Mustafa Tuna (Ph.D. 2009, Princeton University) is Associate Professor of
Russian and Central Eurasian History and Culture in the Departments of
Slavic and Eurasian Studies & History at Duke University and is affiliated
with the Duke Islamic Studies Center and the Duke Middle East Studies
Center. His research focuses on social and cultural change among the Muslim
communities of Central Eurasia, especially Russia's Volga-Ural region,
Central Asia, and modern Turkey, since the early-nineteenth century. He is
particularly interested in identifying the often intertwined roles of Islam,
social networks, state or elite interventions, infrastructural changes, and
the globalization of European modernity in transforming Muslim communities.
His first book, titled Imperial Russia's Muslims: Islam, Empire, and
European Modernity, 1788-1917, is published by Cambridge University
Press in the
Perspectives on Empire Series."
His second book project, titled
Said Nursi's Path of Light: Faith, Practice, and
Spirituality in the Works of a Twentieth-Century Scholar of Islam,
aims to establish the relevance of the teachings of Said Nursi (1878-1960),
a Kurdish scholar of Islam from Turkey, in negotiating the changing modern
world's challenges for Islam and Muslims. He also
investigates the transmission and evolution of Islamic knowledge and
practices comparatively in the Turkish and Soviet contexts in preparation
for a third monograph. Dr. Tuna is married and has two sons.
(the page includes student reporting on events related to Turkey in
Between Moscow, Beijing, and Delhi:
Narratives of Europe and Asia
(the page includes several student projects in an online exhibit)
Minorities of the Russian and Soviet Empires
Social Engineering and Social Movements in
Eastern Europe and Asia
(the page includes student projects addressing social problems in
Eastern Europe and Asia)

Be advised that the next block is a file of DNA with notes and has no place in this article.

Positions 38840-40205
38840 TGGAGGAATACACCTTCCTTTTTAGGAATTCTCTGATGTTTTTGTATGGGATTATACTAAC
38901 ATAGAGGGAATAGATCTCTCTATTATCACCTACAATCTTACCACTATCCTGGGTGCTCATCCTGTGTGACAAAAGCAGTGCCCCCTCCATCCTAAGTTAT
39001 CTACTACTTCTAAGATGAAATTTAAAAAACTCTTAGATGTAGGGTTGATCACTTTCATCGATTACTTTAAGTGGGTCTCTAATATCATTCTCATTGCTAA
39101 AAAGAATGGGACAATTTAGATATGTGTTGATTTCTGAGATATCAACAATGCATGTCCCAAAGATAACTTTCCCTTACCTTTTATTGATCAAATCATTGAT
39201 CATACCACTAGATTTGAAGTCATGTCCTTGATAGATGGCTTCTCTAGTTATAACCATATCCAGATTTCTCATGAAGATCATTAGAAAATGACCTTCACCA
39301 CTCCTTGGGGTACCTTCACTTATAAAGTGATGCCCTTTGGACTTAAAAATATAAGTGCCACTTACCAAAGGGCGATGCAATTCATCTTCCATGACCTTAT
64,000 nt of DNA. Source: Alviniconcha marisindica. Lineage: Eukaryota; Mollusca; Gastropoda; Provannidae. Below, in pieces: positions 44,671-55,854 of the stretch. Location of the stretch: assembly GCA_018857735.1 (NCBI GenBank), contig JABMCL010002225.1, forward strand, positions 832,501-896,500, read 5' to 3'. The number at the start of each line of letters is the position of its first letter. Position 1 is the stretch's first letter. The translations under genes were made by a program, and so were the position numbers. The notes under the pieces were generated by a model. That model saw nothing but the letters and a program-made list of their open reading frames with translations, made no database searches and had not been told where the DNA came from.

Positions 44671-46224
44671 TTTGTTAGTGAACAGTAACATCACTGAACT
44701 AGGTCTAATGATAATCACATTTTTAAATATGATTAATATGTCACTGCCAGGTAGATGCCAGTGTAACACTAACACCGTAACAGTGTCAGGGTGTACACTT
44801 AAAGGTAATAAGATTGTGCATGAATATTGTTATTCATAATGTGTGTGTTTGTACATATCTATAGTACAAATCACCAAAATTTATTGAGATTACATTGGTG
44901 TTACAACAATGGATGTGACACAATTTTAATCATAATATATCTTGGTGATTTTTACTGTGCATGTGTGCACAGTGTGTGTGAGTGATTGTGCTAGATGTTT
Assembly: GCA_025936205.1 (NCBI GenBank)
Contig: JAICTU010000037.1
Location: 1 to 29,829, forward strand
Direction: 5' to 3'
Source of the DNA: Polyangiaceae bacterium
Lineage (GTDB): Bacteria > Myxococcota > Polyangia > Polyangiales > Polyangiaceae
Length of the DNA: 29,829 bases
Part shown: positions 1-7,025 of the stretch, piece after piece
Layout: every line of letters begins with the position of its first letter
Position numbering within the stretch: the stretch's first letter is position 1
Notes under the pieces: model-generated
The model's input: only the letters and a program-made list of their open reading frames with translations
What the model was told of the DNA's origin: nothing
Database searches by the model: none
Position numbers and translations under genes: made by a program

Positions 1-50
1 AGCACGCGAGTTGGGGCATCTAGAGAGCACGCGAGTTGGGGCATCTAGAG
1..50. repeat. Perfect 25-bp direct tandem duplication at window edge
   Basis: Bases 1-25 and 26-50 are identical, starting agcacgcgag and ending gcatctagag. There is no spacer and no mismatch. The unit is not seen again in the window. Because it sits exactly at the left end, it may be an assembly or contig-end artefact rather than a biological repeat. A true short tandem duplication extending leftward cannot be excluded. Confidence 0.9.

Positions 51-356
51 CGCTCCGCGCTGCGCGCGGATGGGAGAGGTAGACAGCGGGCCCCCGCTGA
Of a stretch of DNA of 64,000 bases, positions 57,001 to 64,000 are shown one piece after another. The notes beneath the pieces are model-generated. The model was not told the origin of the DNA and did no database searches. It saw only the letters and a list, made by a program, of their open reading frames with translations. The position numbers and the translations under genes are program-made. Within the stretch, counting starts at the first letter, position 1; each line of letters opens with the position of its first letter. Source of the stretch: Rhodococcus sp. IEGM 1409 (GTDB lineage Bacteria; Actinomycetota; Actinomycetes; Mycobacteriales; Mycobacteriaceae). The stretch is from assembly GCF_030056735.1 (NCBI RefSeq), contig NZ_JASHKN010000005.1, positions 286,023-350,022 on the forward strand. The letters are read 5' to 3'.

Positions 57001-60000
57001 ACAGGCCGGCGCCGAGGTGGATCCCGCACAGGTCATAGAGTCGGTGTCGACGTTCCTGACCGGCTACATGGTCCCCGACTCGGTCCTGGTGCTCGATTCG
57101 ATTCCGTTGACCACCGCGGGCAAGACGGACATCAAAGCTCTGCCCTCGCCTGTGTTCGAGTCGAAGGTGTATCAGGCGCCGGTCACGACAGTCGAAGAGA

Illiberal Nondemocracies: Focus on Eastern
Europe and Asia
"The Missing Turkish Revolution: Comparing Village-Level Change and
Continuity in Republican Turkey and Soviet Central Asia, 1920-1950," in
International Journal of Middle East Studies,
the Vanguard of Contemporary Muslim Thought: Reading Said Nursi into the
Islamic Tradition," in
Journal of Islamic Studies.
2017 28(3): 311-40.
of first draft. COPYRIGHT: The Oxford Centre for
Islamic Studies 2017.
"Pillars of the Nation: The Making of a Russian Muslim Intelligentsia
and the Origins of Jadidism,"
Kritika, 2017 18(2): 257-81.
PDF of first
Kritika: Explorations in Russian & Eurasian History 2017
"Zapadnaia literatura istorii Tatar 18go- nachala 20go vv. [Western
Literature on the History of Kazan Tatars between the Eighteenth and
Early Twentieth Centuries]." In Il'dus Zagidullin ed.
Istoriia Tatar s drevneishikh vremen,
vol. 6. Kazan: Institut istorii im. Sh. Mardzhani, 2013.
"Madrasa Reform as a Secularizing Process: A View from the Russian
Comparative Studies in Society and
2011 53(3): 540-570.
Society for the Comparative Study of Society and History 2011.
Muslumanlarinin Modernite ile Karsilasmasi [The Encounter of Russia's
Muslims with Modernity]", in
Avrasya Konusmalari: Medeniyet, Modernite, Kimlik [Eurasian
Conversations: Civilization, Modernity, Identity] edited by Sevinc Alkan
Ozcan (Istanbul: Kure Yayinlari, 2010): 111-42.
"Gaspirali Ilminskiy'e Karsi: Rusya Imparatorlugu'nun Muslumanlari Icin
Iki Kimlik Projesi," in Hakan Kirimli ed.
Ismail Bey Gaspirali Icin (Ankara: Kirim Dernegi Yayinlari, 2004):
"Gaspirali vs. Il'minskii: Two Identity Projects for the Muslims of the
2002, 30(2): 265-289.
PDF. COPYRIGHT: Association for the Study of Nationalities 2002
"Gorusmeler Yoluyla Soykirim" (Genocide by Negotiations), Avrasya
Dosyasi: Sirbistan Bosna Hersek Ozel Sayisi, 1996, 3(4): 7-12.
Eileen Kane, Russian Hajj: Empire and the Pilgrimage to Mecca,
(Ithaca: Cornell University Press, 2015). Reviewed for
Canadian-American Slavic Studies 2017 (51).
Agnes Kefeli, Becoming Muslim in Imperial Russia: Conversion,
Apostasy, and Literacy (Ithaca: Cornell University Press, 2014).
Reviewed for International Journal of Middle East Studies, 2016
Elena I. Campbell, Muslim Question and
Russian Imperial Governance (Bloomington: Indiana University Press,
2015). Reviewed for Nationalities Papers, online publication
James H. Meyer, Turks across Empires:
Marketing Muslim Identity in the Russian-Ottoman Borderlands, 1856-1914
(Oxford: Oxford University Press, 2014). Reviewed for Russian Review,
October 2015, 74(4):708-09.